A world renowned scientist and 2008 Nobel Laureate for Physiology or Medicine outlined his latest research in controlling HIV/AIDS infection during a stop at Claflin University Monday morning.??
Dr. Luc Montagnier, president of the World Foundation for Medical Research and Prevention, gave a lecture titled “HIV/AIDS: Future Prospects for Controlling Infection” to a large group of students and faculty gathered in the Daniel C. Moss Jr. Auditorium.??
Montagnier, who is co-founder of the World Foundation for AIDS Research and Prevention and co-director of the Program for International Viral Collaboration, received the 2008 Nobel Prize in Physiology or Medicine along with Francoise Barre- Sinoussi for the discovery of HIV, the virus that causes AIDS.??
“There is still a lot to learn about DNA if you want to test and prevent most of our diseases,” said Montagnier, who said the use of antiretroviral therapies for HIV-positive individuals has its limitations.??
“Most people try to avert this unless they are very sick,” he said, adding that stigma and discrimination associated with the disease make many reluctant to seek treatment at all, particularly among those who are asymptomatic.??
He instead put an emphasis on the establishment of a short-term treatment, or therapeutic vaccine, that could achieve the ultimate prevention of HIV over a six- to nine-month period as is possible in tuberculosis treatment. He said the treatment would involve self control of the HIV infection by an individual’s own immune system.??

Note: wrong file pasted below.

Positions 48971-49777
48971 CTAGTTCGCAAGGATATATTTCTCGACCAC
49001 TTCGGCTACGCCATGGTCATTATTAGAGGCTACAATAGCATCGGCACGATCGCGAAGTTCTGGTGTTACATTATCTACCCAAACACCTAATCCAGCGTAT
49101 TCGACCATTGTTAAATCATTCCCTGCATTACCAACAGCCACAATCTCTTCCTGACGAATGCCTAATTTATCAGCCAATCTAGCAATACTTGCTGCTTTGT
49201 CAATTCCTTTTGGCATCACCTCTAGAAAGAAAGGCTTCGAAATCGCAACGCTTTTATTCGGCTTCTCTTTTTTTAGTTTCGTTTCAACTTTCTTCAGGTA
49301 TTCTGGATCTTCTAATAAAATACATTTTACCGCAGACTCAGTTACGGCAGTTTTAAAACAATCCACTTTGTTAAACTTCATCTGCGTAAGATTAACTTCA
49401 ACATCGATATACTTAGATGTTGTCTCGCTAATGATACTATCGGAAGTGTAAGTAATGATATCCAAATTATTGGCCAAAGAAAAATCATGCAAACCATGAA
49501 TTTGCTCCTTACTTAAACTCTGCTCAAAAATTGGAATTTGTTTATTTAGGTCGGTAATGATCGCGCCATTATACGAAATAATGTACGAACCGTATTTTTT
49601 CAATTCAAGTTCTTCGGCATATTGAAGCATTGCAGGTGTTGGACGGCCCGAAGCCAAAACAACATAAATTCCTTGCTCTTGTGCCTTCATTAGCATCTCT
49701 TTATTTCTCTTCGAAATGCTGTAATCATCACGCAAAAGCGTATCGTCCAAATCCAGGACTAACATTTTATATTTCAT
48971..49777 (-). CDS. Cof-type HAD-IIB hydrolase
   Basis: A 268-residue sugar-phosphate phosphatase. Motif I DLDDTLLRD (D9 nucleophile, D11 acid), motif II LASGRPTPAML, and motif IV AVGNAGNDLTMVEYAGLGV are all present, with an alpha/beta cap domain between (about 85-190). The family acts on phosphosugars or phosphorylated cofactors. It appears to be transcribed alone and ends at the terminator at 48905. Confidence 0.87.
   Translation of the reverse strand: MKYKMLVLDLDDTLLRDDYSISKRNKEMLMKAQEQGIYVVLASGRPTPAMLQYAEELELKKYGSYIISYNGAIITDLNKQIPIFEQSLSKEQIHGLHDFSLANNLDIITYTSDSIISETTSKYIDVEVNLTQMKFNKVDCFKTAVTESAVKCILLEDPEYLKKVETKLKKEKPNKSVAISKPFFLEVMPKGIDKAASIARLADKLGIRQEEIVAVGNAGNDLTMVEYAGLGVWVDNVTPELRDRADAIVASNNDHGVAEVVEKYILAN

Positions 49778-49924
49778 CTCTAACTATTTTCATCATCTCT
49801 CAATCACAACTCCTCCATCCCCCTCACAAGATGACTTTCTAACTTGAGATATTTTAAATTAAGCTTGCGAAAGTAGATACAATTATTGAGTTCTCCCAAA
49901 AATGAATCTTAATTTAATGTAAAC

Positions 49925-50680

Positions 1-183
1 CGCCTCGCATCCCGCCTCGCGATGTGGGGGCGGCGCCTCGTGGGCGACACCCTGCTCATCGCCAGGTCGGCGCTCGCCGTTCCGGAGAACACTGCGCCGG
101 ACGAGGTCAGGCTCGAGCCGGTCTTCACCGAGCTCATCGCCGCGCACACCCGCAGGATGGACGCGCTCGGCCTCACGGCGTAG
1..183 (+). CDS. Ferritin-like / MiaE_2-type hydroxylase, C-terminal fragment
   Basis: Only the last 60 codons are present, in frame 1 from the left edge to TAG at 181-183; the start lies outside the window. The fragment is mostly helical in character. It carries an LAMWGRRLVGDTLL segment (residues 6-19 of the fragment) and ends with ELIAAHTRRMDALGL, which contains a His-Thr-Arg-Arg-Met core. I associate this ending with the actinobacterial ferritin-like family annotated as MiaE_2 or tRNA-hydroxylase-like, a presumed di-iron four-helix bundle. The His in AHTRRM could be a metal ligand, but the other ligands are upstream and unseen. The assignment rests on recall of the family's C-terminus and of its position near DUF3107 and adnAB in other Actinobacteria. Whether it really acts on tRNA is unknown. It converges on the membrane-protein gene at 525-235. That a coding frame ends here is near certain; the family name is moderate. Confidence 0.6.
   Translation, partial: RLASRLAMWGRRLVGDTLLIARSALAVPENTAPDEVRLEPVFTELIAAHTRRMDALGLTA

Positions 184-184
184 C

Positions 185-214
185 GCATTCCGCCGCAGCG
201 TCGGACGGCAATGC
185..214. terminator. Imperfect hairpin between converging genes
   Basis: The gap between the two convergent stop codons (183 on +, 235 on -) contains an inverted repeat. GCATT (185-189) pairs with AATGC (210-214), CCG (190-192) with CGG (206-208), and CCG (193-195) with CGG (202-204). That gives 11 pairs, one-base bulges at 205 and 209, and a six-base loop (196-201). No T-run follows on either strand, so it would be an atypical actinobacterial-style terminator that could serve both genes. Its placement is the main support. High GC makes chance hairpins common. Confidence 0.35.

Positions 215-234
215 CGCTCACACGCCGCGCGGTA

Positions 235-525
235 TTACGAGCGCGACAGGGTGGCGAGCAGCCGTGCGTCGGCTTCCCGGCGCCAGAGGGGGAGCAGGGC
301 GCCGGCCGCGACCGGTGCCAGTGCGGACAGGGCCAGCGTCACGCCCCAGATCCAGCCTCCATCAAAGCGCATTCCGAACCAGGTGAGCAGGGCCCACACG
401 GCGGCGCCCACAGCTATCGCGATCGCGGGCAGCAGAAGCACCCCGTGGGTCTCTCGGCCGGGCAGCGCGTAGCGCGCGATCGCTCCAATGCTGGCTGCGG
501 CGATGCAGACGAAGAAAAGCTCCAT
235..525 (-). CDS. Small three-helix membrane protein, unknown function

“This not unusual,” he said, and will create a reduced ability to transmit the HIV virus. He said restoring immunity against HIV or boosting an individual’s immune system in a specific way, however, will not be easy. His current research includes looking into the use of antioxidants in helping to treat HIV and “identifying and targeting the viral reservoir” contributing to the development of HIV.??
Montagnier suggested the identification of the “viral reservoir” is where an individual’s DNA comes into play. “There are many studies to be done,” he said, but the current one being conducted to extrapolate HIV DNA involves studying the resonance emission of low-frequency electromagnetic waves through high-water dilutions of DNA.??
Montagnier said the idea of a cure is relative, particularly since an individual’s viral particles cannot all be removed anyway. He said they can, however, be lowered enough to be controlled by an individual’s own immune system.??
Dr. Verlie Tisdale, dean of natural sciences and mathematics at Claflin University, asked if the cost of HIV/AIDS care can potentially go down with the development of a short-term treatment.
Montagnier said that issue, however, was “not simple” because it pointed to the fact that developing a treatment involved not just medical forces, but political ones that would better define the cost of a treatment.
Dr. Omar Bagasra, Claflin biology professor and director of the campus-based South Carolina Center for Biotechnology, said Montagnier’s visit to the university was a significant one. He said the university is collaborating on Montagnier’s work with HIV DNA.??“I think that he’s given us a great scientific and moral boost with what he’s doing,” said Bagasra, who has been putting his own focus on the potential of an HIV vaccine. Since vaccines to produce antibodies against HIV have not proven successful, he has studied the development of a vaccine based on the development of a specific gene sequence that would mimic the HIV-blocking micro RNA found in chimpanzees, who do not get AIDS.??
“Every vaccine has failed. We continue to do vaccine work. Dr. Montagnier is very interested in collaborating with us. We’ll continue with that facet,” Bagasra said.